It’s a good job that there is a game this week for Liverpool, as they try and put last weekend’s debacle at home to Southampton behind them.
Liverpool travel to face Manchester United in the League Cup Third Round on Wednesday, a game which heralds the return of Luis Suarez after his 10-game suspension. No one could have picked a more hostile atmosphere for Suarez to mark his return, but he’ll be raring to go, and Liverpool will welcome him back with open arms. That’s not something I thought I would have said in the summer when he was pushing to leave Liverpool. Either way, it will be interesting to see how he does. He plays at 110% every game, and has been working hard in training and has had some games behind closed doors, but this will be his first competitive match since April.
Anyhow, it’s a massive game, and Brendan Rodgers has a conundrum to solve in ‘How seriously do Liverpool take the competition?’ His attitude was on show in the Second Round when he named a fairly strong Starting XI at home to League One Notts County: Daniel Sturridge, Simon Mignolet and Steven Gerrard were some of the names that featured. Even so, that followed a familiar tale for this season: non-performances in the second half, as Liverpool threw away a 2-0 lead, and only won 4-2 after Notts County had pulled it back to 2-2 before the 90th minute.
What will we see from Rodgers on Wednesday night? One thing for sure, I hope never to see the tactics he deployed against Southampton. He lined the team up with four centre backs across the defence in an experiment that was destined to fail, and was the subject of criticism from large sections of the supporters & the press, especially as Southampton scored the decisive goal from a corner kick.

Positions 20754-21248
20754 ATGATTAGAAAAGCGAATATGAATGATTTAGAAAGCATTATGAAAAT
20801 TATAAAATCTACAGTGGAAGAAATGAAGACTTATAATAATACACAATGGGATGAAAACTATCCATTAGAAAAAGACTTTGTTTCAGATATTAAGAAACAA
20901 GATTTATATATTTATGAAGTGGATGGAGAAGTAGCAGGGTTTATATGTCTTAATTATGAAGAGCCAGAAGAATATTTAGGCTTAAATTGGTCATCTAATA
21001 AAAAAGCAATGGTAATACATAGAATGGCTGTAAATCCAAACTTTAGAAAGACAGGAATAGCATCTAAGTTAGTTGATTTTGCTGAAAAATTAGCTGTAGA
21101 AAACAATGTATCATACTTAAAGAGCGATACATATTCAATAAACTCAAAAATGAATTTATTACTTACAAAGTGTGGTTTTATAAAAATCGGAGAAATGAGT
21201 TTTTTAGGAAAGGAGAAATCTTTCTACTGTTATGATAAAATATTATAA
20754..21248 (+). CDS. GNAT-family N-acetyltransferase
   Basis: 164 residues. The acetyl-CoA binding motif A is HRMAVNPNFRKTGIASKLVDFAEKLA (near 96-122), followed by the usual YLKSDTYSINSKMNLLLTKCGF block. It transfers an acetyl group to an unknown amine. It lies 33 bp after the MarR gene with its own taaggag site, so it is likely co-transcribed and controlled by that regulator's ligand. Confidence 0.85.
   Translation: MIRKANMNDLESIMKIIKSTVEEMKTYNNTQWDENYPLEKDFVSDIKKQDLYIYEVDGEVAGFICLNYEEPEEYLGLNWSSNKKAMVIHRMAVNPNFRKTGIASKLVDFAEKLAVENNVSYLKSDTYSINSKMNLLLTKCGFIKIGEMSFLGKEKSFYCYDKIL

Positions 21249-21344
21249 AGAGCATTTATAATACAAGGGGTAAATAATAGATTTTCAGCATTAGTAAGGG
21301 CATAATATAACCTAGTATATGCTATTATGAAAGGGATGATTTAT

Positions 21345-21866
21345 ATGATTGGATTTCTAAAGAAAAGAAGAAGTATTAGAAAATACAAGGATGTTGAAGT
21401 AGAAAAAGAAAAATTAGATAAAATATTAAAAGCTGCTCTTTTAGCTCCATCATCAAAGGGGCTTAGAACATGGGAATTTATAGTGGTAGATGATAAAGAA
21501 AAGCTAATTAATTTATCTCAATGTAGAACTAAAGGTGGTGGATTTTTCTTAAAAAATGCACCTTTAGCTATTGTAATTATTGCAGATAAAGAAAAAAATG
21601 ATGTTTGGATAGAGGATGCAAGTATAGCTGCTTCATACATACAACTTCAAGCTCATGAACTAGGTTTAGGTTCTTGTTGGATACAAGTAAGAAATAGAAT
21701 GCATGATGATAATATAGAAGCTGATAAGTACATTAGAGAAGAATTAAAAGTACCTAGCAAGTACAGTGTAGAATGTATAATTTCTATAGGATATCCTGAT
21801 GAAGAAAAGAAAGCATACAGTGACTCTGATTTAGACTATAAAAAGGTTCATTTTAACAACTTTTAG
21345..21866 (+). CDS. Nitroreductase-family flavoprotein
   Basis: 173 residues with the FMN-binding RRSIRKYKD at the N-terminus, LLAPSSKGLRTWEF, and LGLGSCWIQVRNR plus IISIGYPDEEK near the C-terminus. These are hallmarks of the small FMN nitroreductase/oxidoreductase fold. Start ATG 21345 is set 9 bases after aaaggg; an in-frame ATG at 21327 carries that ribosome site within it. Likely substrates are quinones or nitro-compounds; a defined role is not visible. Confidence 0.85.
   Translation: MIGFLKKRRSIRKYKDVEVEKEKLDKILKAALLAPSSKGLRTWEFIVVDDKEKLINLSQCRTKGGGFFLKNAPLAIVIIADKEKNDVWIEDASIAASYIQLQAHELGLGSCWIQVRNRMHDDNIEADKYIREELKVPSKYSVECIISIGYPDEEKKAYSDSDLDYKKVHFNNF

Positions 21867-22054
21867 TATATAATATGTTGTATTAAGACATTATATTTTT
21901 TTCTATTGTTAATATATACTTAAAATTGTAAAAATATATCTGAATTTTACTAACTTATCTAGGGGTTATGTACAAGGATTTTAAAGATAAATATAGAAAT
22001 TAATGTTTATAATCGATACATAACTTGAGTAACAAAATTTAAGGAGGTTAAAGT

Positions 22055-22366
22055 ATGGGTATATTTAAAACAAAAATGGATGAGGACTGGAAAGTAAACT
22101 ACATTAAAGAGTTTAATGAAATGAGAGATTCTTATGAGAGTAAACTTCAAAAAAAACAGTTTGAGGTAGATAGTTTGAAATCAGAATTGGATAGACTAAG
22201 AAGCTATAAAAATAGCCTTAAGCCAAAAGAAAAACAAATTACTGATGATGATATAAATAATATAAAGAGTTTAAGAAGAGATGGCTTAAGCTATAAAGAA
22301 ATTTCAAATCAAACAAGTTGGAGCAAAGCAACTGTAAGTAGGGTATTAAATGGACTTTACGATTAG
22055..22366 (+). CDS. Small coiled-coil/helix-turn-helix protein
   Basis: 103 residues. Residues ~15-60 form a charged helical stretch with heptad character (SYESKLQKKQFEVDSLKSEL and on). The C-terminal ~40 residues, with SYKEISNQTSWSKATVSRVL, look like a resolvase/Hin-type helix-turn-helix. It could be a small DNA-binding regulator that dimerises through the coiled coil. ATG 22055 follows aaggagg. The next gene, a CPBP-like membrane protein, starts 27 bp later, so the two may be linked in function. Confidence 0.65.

The criticism will intensify if Rodgers decides to name a much-changed XI and they lose on Wednesday, bearing in mind the magnitude of the rivalry between Manchester United and Liverpool. However, I think (and hope) Rodgers will pick a strong side to take on Manchester United in the League Cup.
I was glad Rodgers picked a strong side to take on Notts County in the Second Round, even if Liverpool made heavy weather of that game. It showed that he was taking the competition seriously, which is very important, as even though the League Cup (Capital One Cup) is not the most glamourous trophy in the world, it is still silverware. It is still a winner’s medal and a trip to Wembley, and a guaranteed place in Europe – even if Liverpool’s main target is the top four and qualification for the Champions League.
Picking a strong team throughout the competition would also show that he’s learning from his mistakes. Liverpool had absolutely no joy in the cup competitions last season. Liverpool’s defence of the League Cup ended in the Fourth Round after being outplayed at home to the Swansea City side that went onto win the League Cup that year; Rodgers named a weakened side and his side lost 3-1 against the side he joined the Reds from. Liverpool’s fortunes in the FA Cup were equally as bad, being embarrassed in the Fourth Round with a 3-2 loss at League One Oldham Athletic, where Rodgers picked a weakened team once again.